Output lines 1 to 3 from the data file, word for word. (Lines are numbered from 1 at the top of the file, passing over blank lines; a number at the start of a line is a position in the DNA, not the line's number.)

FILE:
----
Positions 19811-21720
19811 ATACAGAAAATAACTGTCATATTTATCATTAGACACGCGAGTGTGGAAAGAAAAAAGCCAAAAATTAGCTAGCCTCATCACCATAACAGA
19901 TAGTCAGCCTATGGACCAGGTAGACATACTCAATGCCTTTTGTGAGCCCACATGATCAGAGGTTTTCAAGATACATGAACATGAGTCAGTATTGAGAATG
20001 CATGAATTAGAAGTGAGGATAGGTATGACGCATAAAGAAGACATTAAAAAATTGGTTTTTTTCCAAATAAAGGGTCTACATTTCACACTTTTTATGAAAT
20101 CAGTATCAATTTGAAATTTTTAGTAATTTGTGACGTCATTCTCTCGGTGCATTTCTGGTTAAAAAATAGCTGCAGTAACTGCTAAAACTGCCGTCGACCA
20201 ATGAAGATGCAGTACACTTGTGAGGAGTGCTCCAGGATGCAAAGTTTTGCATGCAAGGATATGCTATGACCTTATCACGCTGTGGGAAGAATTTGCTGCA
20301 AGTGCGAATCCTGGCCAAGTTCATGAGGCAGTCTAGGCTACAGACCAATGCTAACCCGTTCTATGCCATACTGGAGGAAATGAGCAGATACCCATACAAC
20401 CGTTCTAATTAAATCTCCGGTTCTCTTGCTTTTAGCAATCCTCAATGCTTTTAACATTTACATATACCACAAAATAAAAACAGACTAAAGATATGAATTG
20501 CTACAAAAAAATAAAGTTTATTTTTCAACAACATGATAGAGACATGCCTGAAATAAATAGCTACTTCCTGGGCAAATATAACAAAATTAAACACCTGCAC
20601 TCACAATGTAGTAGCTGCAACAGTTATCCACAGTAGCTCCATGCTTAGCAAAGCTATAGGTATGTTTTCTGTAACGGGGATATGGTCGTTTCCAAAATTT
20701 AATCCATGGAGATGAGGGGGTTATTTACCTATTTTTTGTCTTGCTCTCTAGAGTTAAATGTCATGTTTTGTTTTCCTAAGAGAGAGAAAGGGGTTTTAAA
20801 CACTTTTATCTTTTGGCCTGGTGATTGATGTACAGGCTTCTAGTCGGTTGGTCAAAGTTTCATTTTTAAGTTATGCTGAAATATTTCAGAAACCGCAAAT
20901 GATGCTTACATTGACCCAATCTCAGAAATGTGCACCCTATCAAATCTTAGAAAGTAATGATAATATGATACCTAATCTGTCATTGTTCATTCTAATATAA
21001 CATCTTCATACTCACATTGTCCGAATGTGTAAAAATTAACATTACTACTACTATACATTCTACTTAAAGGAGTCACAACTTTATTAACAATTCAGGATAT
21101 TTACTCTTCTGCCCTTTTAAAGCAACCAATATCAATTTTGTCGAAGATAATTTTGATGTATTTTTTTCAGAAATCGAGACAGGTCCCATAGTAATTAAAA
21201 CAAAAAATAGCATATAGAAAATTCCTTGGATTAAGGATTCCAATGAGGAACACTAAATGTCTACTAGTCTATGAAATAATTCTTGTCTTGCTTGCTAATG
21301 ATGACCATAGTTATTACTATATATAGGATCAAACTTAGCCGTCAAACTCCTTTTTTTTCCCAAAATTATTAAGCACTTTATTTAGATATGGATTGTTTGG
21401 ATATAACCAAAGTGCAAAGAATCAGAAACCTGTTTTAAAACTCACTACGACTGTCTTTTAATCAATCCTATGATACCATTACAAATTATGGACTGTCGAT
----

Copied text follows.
Positions 19811-21720
19811 ATACAGAAAATAACTGTCATATTTATCATTAGACACGCGAGTGTGGAAAGAAAAAAGCCAAAAATTAGCTAGCCTCATCACCATAACAGA
19901 TAGTCAGCCTATGGACCAGGTAGACATACTCAATGCCTTTTGTGAGCCCACATGATCAGAGGTTTTCAAGATACATGAACATGAGTCAGTATTGAGAATG